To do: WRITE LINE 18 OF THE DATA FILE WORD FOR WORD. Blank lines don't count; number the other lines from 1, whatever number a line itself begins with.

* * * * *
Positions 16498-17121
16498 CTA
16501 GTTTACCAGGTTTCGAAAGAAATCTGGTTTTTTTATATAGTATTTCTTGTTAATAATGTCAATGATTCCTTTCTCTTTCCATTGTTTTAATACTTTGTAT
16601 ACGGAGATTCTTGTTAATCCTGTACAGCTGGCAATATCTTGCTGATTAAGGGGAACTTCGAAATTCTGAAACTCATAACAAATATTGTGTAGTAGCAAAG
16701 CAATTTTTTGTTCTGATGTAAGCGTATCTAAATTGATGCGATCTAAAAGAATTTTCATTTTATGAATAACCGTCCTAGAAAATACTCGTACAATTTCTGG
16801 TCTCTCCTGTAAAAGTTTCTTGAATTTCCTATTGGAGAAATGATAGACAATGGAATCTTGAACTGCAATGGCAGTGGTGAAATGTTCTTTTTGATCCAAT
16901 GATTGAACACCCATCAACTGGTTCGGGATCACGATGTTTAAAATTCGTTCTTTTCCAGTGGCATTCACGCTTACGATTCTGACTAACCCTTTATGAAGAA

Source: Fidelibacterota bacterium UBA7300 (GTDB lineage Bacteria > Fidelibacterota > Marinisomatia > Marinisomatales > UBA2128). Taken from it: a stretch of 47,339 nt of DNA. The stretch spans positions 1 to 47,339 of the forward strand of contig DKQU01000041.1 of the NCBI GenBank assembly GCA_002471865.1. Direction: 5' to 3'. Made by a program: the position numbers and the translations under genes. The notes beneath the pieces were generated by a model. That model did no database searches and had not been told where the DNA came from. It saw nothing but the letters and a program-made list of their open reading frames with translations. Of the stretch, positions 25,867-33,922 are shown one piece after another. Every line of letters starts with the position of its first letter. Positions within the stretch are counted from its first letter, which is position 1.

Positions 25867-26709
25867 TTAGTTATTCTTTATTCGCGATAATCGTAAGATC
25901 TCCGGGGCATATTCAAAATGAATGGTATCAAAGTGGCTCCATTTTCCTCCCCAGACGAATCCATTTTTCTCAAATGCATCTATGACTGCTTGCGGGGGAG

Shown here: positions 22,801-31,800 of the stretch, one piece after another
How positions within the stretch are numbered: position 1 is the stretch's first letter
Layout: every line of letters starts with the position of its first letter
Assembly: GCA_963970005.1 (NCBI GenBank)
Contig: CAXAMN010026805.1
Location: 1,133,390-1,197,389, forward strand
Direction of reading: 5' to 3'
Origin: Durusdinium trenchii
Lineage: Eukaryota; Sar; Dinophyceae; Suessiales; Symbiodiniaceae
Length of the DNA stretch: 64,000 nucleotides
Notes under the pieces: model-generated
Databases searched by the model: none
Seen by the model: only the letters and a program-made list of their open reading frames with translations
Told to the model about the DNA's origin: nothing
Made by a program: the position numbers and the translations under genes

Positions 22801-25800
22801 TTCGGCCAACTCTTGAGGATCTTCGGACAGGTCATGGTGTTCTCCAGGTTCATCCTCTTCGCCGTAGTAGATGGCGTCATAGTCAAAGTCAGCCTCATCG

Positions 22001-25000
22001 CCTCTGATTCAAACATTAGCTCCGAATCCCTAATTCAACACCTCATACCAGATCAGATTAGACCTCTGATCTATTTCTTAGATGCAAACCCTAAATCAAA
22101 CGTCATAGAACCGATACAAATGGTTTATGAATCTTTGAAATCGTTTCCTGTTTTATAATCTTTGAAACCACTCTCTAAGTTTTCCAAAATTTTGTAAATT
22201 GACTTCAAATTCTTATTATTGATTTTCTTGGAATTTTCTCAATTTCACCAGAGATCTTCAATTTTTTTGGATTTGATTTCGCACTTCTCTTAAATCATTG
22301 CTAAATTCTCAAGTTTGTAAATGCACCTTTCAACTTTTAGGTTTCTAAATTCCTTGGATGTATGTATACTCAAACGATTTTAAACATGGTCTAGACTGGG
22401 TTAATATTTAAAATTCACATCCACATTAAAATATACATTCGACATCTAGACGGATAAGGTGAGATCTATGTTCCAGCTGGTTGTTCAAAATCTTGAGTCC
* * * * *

Direction of reading: 5' to 3'